18. George Lucas inadvertently helped sell the show
Despite winning producers round to his idea, Marshall still had a hard time selling his 1950s concept to network heads. In fact, nobody saw the potential in a sitcom set during the era of rock ‘n’ roll. But fortunately director George Lucas released the similarly retro-themed American Graffiti in 1973, which brought about renewed interest in all things ’50s. ABC subsequently picked up Marshall’s show soon after.
17. Ron Howard joined Happy Days to avoid the draft
After gaining sitcom experience on The Andy Griffith Show, Ron Howard became a true Hollywood icon thanks to his role as Richie on Happy Days. Nevertheless, the future director didn’t necessarily have stardom in mind when he agreed to the part. Instead, he only said yes to the show as a means to avoid being drafted into America’s then-ongoing war in Vietnam.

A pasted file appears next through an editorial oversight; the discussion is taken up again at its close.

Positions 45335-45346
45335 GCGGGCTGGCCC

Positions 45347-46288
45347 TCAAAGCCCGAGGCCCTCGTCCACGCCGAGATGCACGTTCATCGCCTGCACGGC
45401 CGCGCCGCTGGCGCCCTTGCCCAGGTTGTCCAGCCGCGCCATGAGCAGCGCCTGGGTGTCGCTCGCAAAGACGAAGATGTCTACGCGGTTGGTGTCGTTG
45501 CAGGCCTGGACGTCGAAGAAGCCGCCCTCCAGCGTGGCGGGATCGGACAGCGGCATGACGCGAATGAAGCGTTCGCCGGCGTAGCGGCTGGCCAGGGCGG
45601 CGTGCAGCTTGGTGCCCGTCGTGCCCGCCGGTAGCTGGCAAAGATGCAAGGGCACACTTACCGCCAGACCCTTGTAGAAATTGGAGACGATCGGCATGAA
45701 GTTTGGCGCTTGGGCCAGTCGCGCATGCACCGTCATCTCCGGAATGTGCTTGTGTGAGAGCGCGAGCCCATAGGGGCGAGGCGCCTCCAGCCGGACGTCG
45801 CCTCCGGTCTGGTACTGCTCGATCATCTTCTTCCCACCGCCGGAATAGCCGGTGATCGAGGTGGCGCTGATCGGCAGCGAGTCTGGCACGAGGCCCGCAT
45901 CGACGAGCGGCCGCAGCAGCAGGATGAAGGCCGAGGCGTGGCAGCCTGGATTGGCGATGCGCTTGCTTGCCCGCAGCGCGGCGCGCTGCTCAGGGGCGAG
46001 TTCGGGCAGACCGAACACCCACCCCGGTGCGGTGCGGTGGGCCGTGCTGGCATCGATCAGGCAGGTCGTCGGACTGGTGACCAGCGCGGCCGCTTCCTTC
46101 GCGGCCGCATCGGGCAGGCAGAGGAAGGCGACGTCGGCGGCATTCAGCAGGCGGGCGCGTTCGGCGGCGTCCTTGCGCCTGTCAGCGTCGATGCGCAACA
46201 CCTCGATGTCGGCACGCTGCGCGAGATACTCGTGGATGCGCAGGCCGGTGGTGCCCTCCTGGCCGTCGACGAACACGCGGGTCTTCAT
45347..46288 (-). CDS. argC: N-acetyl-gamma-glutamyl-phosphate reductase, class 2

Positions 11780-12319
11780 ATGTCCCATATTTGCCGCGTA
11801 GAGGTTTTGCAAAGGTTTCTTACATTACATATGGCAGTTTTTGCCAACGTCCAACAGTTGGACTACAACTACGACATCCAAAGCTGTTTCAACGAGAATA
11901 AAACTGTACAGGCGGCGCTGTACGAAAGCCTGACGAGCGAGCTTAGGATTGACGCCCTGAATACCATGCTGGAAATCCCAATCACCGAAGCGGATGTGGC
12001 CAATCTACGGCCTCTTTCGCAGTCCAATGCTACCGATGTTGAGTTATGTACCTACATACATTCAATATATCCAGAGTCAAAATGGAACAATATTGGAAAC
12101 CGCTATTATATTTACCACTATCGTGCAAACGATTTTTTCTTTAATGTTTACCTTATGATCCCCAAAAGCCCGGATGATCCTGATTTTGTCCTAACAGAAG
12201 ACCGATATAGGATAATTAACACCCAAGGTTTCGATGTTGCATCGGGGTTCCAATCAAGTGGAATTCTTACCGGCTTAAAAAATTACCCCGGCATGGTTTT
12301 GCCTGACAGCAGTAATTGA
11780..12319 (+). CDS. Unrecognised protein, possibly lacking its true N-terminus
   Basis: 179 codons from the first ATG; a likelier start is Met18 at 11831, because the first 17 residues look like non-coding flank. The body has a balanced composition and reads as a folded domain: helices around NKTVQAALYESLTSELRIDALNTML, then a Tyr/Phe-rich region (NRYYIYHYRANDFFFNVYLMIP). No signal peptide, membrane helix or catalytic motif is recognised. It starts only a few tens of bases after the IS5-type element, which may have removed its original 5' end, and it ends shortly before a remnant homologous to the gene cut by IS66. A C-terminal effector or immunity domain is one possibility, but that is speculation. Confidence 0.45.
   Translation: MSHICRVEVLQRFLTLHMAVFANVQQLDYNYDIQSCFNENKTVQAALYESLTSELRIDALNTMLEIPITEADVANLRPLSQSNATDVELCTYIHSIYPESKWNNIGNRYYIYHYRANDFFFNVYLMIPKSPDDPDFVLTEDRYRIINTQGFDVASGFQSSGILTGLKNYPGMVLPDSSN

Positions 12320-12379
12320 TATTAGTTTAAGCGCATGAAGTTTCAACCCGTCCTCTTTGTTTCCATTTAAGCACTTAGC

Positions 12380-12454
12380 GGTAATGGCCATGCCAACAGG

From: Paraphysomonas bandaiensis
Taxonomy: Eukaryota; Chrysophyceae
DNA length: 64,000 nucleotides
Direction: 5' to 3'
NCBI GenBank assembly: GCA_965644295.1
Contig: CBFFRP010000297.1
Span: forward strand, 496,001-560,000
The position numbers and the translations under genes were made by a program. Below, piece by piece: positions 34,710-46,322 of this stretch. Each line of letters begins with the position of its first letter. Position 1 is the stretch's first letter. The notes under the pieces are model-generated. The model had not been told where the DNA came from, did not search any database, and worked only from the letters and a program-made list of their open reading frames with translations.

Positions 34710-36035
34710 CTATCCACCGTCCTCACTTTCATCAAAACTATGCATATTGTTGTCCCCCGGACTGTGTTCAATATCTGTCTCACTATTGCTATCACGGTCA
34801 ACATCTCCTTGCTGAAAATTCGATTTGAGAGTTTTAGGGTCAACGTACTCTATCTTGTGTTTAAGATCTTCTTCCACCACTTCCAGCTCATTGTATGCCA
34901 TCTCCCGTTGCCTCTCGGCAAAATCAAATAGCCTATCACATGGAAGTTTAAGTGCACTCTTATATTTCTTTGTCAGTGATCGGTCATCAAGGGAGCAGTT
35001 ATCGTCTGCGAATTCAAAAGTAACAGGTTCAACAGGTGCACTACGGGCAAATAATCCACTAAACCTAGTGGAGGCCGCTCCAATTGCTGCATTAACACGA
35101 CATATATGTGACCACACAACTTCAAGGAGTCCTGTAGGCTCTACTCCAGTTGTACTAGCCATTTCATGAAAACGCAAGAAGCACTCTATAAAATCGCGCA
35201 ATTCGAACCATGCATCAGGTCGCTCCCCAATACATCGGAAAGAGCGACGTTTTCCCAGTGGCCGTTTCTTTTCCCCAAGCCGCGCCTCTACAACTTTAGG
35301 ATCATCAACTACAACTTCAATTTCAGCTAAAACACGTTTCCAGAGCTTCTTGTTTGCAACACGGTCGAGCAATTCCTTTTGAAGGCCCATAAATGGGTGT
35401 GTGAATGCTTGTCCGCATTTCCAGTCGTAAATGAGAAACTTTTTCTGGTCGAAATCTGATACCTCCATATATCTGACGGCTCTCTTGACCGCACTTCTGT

16. Henry Winkler bluffed his way onto the show
While Ron Howard’s Richie was Happy Days’ original lead, Henry Winkler’s Fonzie undeniably stole the show. However, the actor, who struggled with dyslexia, nearly failed his audition. Unable to read his lines, Winkler – as he revealed to The Mirror in 2013 – ad-libbed and told the casting agents that he was giving them “the essence of the character.” Amazingly, his ploy was a success.